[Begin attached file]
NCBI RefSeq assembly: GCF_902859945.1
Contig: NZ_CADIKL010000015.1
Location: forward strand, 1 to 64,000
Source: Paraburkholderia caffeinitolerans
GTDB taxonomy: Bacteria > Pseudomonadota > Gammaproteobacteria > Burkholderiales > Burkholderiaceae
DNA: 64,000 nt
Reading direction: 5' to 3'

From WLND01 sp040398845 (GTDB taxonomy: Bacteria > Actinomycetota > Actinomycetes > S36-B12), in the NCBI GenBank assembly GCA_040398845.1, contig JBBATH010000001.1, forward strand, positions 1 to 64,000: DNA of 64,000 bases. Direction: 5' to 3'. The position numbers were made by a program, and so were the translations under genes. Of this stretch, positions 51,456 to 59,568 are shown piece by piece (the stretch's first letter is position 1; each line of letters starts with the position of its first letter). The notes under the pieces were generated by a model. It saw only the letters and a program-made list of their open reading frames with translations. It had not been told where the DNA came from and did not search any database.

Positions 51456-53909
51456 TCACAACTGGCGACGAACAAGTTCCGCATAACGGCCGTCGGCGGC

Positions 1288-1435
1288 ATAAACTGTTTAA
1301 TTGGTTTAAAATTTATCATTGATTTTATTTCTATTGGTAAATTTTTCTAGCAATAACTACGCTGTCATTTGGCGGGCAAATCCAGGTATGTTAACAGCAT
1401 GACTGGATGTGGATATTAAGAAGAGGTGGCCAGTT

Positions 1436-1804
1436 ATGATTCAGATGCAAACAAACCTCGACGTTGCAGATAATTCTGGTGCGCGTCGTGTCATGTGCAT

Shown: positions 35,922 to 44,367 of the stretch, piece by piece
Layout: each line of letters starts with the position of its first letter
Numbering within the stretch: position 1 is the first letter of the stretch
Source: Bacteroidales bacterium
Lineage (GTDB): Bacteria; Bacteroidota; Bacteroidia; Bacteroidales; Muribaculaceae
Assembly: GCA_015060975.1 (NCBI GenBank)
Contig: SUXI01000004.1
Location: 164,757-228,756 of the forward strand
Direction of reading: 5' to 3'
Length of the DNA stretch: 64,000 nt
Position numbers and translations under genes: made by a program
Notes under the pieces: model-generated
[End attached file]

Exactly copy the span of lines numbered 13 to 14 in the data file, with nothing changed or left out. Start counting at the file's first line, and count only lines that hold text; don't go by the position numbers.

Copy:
1301 TTGGTTTAAAATTTATCATTGATTTTATTTCTATTGGTAAATTTTTCTAGCAATAACTACGCTGTCATTTGGCGGGCAAATCCAGGTATGTTAACAGCAT
1401 GACTGGATGTGGATATTAAGAAGAGGTGGCCAGTT